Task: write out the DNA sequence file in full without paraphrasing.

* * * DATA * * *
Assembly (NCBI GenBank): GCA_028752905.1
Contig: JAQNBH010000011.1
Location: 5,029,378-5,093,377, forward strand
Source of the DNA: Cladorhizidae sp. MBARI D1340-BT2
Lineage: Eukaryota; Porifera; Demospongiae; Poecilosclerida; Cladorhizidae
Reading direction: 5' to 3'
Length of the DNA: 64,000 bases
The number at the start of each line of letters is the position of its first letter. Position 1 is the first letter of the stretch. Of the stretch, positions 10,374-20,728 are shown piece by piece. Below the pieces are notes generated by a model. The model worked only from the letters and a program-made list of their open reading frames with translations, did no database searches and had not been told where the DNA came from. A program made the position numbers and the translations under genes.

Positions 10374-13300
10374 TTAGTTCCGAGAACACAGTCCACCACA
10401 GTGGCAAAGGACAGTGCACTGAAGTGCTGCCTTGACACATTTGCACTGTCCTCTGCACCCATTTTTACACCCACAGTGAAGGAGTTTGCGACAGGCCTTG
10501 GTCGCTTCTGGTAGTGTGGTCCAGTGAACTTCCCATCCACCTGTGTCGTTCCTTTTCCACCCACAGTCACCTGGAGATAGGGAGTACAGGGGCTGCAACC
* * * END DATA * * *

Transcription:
Assembly (NCBI GenBank): GCA_028752905.1
Contig: JAQNBH010000011.1
Location: 5,029,378-5,093,377, forward strand
Source of the DNA: Cladorhizidae sp. MBARI D1340-BT2
Lineage: Eukaryota; Porifera; Demospongiae; Poecilosclerida; Cladorhizidae
Reading direction: 5' to 3'
Length of the DNA: 64,000 bases
The number at the start of each line of letters is the position of its first letter. Position 1 is the first letter of the stretch. Of the stretch, positions 10,374-20,728 are shown piece by piece. Below the pieces are notes generated by a model. The model worked only from the letters and a program-made list of their open reading frames with translations, did no database searches and had not been told where the DNA came from. A program made the position numbers and the translations under genes.

Positions 10374-13300
10374 TTAGTTCCGAGAACACAGTCCACCACA
10401 GTGGCAAAGGACAGTGCACTGAAGTGCTGCCTTGACACATTTGCACTGTCCTCTGCACCCATTTTTACACCCACAGTGAAGGAGTTTGCGACAGGCCTTG
10501 GTCGCTTCTGGTAGTGTGGTCCAGTGAACTTCCCATCCACCTGTGTCGTTCCTTTTCCACCCACAGTCACCTGGAGATAGGGAGTACAGGGGCTGCAACC